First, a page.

Robert Drysdale is one of jiu-jitsu’s most renowned practitioners. The ADCC and IBJJF World Champion is also the founder of the Zenith affiliation, and if there’s anyone whose life revolves around jiu-jitsu, it’s his. As it is for many other grapplers, this mandated time away from training due to COVID-19 is affecting his life.
Drysdale is “trying to make the best out of a bad situation,” by utilizing his free time wisely and electing to focus on activities that he feels are fruitful and productive. He suggests using this time to do the things that you never get to do. “What you do with your free time speaks volumes to who you are as a person,” he told the Jiu-Jitsu Times. “What you are doing with all that free time, that is who you are. Are you the person who is going to read a book? Or are you the person who is going to be on your phone all day?”
Drysdale admits to indulging to a certain extent, having spent some time playing video games, but remarked that he was prompted to do an “identity check” during this time and note the actions that he feels will better serve him and be a better use of his energy. “I don’t want to be a slave to my phone. It allows people to interrupt your day at any time they want.” He says he checks his phone about once every three hours and otherwise exercises discipline to not be on it all day. He has been spending a lot of time reading, getting work done, focusing on projects and keeping busy. He is also creating online classes to offer to his students and has extended resources from his website to his students so they can stay engaged.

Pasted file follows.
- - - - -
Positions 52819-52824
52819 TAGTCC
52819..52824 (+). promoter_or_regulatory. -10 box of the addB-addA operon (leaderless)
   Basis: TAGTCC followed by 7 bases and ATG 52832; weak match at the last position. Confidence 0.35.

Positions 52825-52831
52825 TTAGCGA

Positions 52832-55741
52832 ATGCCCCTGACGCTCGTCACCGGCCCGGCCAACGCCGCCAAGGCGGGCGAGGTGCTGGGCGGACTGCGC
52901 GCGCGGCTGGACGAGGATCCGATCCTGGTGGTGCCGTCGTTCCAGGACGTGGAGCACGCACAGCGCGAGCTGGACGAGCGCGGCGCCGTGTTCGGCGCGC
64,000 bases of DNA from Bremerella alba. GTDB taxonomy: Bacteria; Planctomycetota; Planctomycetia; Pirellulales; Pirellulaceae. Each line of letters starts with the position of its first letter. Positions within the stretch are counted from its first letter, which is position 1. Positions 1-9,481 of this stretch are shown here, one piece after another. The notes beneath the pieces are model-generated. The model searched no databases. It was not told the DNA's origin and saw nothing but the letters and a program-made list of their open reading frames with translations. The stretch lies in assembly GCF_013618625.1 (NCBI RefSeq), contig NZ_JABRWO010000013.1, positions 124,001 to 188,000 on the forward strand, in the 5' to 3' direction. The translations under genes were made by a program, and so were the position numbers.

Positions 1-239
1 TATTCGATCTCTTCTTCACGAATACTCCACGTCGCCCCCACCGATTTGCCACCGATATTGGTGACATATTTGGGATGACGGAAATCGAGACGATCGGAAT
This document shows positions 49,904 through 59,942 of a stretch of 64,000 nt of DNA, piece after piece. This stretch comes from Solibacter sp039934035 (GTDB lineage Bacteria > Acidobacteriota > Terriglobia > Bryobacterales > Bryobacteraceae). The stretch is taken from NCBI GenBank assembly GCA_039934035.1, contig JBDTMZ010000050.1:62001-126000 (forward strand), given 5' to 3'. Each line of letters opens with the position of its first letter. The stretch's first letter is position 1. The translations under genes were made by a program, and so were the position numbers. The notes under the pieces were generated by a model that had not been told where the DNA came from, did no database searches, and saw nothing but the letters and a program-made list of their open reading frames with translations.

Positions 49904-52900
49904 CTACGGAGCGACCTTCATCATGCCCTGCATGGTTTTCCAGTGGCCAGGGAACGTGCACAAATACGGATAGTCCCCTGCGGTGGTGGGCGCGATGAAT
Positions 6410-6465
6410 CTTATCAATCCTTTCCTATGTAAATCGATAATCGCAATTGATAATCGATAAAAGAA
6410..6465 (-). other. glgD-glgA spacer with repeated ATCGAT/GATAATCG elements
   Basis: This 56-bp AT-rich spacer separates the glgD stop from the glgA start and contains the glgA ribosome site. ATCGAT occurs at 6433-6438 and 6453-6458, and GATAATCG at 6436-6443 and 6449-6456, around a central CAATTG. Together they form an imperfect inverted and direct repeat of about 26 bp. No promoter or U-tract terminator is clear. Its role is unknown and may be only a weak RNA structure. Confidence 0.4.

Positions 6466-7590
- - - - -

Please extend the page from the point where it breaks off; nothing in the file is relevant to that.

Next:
He spoke largely about how this is a unique time to practice discipline. He suggests to competitors that they “study their losses, study their opponents, read the IBJJF rulebook,” noting that few competitors take the time to study the rulebook or read additional resources. “There are a lot of ways to improve jiu-jitsu from home. Training is the fun part — we like to do what’s fun, but that isn’t being disciplined. Discipline is doing what you hate.” He urges jiu-jitsu practitioners to focus on the things that are going to improve themselves and their game. Robert also encourages students to practice visualization. “If you can’t do it in your head, you can’t do it when you go live.”
Drysdale was also very candid about realizing this level of discipline is a mental battle, and that it’s easy to choose to sit and watch TV for hours, but that’s not going to result in growth. This time is a test of mental strength. “Part of me wants to play video games and watch a movie, but the better part of me wants to read a book and improve myself.” He says that thousands of books are obtainable online now, many for free, and that is the type of content and exercise our brains crave.
Drysdale remarked that his years of dietary restriction are behind him. “I made weight for 20 years. I’m done with that.” That said, he still spoke of the importance of a healthy lifestyle. “Eat less if you are working out less. It’s not so much what you eat, but the quantity you’re eating.”
Despite everything going on right now, Drysdale is hopeful that the gyms won’t be closed for a prolonged time, recognizing that jiu-jitsu is such a community sport. “The gym is a community. We all miss that now.”
How are you using this time away from jiu-jitsu? Let us know in the comments.